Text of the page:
Common symptoms of SVCS include: 

  • Swelling of the face, neck, upper body, and arms 
  • Trouble breathing or shortness of breath, coughing 
  • A hoarse voice, difficulty speaking, or trouble swallowing 
  • Swollen veins in your chest and neck, or swollen arms 
  • Coughing up blood, chest pain 
  • Horners syndrome (a condition where a nerve pathway may be disrupted by a tumor, resulting in a decreased pupil size, a drooping eyelid and decreased sweating on the affected side of your face. Treatment for SVCS may alleviate the symptoms) 

SVCS is diagnosed by x-ray of the chest, CT (computer tomography) scan or MRI studies (magnetic resonance imaging), and ultrasound studies of venous blood blow to the affected area. Surgical interventions such as a stent placement for blocked blood flow may be necessary. Corticosteroids are used to reduce inflammation of the area, and diuretics may be ordered if there is evidence of fluid retention/ overload (13). 

Patient education regarding SVCS should include temperature monitoring at home, reporting any signs and symptoms of infection, difficulty breathing, coughing up blood, changes in voice, and signs of Horner syndrome (14). 

Quiz Questions

Self Quiz

Ask yourself...

  1. What types of cancer are at high risk for SVCS?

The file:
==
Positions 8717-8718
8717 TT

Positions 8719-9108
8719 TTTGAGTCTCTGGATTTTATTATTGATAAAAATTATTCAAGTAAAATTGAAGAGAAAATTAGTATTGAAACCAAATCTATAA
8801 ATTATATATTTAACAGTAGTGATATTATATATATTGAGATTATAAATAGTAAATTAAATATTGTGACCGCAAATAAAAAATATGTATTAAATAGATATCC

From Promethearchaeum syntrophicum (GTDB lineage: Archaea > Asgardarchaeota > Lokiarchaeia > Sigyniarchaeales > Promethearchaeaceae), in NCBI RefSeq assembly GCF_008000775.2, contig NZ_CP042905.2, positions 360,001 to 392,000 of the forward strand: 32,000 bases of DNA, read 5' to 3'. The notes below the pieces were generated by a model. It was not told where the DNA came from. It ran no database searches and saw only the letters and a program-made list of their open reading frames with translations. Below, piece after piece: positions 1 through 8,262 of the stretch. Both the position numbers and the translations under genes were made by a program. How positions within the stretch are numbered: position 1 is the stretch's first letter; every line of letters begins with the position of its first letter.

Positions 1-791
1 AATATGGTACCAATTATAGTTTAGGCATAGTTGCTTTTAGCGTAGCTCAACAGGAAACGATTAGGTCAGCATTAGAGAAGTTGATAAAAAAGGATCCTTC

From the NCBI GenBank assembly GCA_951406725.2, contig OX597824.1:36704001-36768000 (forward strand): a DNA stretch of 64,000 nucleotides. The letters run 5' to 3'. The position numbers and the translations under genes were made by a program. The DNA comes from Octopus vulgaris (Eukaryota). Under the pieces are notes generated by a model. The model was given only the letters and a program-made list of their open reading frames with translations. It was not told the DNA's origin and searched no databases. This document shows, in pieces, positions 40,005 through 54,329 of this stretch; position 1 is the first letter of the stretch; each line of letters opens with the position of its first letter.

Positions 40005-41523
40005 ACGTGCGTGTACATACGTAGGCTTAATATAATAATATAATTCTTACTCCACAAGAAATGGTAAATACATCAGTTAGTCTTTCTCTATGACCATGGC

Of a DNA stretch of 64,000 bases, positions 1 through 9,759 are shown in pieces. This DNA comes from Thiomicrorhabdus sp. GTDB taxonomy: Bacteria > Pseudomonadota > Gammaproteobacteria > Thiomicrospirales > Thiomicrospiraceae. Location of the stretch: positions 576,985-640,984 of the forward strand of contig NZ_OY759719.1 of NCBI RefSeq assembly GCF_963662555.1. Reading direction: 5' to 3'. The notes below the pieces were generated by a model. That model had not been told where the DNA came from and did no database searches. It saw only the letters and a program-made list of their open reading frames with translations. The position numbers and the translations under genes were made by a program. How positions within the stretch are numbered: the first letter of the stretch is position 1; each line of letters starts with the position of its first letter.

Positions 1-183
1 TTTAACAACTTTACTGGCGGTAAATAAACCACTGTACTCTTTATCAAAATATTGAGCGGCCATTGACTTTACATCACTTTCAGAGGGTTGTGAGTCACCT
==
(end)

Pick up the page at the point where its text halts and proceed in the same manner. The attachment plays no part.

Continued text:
2. Describe signs and symptoms related to Horners Syndrome.  

Malignant Pericardial Effusion 

Malignant pericardial effusions (MPEs) are most often caused by lung cancer, breast cancer, melanoma, lymphoma, and leukemia. Lymph vessels may become blocked, which causes inflammation and possible infection. The extra fluid may then cause pressure on the heart, which keeps it from pumping blood normally (15). 

The diagnosis of cancer as the cause of pericarditis requires imaging (e.g. a CT scan or cardiac magnetic resonance [CMR] imaging), cytology of pericardial fluid, and ultimately biopsies confirming malignant infiltration within the pericardial tissue (16). Malignant cancer cells can travel into nearby structures, as well spread throughout the bloodstream. Radiation and chemotherapy further increase the risk of viral or bacterial infections. Malignant cardiac involvement is thought to occur in approximately 10% of patients with known cancer. 

Symptoms may occur slowly or rapidly, depending on fluid accumulation rate, and may include the following: 

  • Chest pain 
  • Cough 
  •  Palpitations and orthopnea 
  •  Fatigue 
  • Anxiety and confusion 
  • Dyspnea  

Dependent on the severity of the effusion, the patient may experience tachycardia, decreased heart sounds, neck vein distension, peripheral edema, and pericardial friction. If the effusion worsens into cardiac tamponade, the patient may show signs of low-output shock. Symptoms of cardiac tamponade may include severe shortness of breath, weakness, lightheadedness, and cough. Beck’s triad, the three strongly diagnostic indicators associated with cardiac tamponade, include muffled or distant heart sounds, fast heart rate, and low blood pressure (17). 

The treatment of malignant pericardial effusions must be individualized with consideration to the patient’s condition, tumor type, and the success rates and risks of various treatment options.